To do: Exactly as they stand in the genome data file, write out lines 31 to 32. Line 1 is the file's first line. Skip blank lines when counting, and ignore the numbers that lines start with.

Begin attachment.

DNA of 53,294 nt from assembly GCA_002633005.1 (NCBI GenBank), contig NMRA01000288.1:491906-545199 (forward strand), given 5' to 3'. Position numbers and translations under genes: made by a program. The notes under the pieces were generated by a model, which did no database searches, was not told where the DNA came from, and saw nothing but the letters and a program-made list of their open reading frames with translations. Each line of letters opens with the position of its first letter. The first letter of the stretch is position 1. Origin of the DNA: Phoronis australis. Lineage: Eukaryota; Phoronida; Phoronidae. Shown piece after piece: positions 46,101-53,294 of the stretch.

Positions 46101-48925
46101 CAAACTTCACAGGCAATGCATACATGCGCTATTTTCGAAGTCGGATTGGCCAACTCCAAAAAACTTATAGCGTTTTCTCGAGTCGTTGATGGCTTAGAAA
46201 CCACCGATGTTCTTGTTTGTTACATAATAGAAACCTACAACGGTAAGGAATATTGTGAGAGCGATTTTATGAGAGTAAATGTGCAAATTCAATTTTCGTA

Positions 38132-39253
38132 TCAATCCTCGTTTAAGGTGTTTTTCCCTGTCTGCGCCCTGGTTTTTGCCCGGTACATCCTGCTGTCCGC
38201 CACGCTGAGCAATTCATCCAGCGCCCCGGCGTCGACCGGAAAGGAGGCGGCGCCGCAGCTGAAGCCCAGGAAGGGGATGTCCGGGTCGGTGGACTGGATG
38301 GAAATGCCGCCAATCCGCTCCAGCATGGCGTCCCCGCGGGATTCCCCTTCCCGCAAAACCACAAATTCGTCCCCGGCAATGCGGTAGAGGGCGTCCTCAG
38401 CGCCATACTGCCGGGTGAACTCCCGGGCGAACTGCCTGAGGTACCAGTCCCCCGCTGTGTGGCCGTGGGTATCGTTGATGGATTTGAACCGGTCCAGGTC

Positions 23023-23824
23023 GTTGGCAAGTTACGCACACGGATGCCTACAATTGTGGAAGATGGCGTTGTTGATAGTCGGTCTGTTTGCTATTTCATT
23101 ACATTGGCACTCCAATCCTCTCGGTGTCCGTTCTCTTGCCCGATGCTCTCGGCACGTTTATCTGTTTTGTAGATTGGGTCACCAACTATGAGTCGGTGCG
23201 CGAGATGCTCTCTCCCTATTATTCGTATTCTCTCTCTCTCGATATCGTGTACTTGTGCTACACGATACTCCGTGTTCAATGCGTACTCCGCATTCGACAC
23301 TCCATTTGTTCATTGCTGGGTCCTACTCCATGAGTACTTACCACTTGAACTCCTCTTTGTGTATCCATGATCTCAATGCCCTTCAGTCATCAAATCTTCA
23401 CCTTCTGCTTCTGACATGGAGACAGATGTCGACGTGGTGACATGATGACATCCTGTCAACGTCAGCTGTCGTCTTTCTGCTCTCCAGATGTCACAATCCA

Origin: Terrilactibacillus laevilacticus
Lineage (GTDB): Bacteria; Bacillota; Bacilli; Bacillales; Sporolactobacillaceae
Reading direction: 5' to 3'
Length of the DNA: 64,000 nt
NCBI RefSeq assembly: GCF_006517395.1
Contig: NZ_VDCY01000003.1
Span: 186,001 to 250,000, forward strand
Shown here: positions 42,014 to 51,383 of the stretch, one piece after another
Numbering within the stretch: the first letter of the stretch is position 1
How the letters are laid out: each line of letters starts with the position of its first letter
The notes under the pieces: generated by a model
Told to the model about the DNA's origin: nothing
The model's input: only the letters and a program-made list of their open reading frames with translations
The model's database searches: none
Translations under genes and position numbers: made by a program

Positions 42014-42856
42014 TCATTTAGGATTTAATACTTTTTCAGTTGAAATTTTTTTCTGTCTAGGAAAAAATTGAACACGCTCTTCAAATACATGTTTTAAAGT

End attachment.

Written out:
Positions 42014-42856
42014 TCATTTAGGATTTAATACTTTTTCAGTTGAAATTTTTTTCTGTCTAGGAAAAAATTGAACACGCTCTTCAAATACATGTTTTAAAGT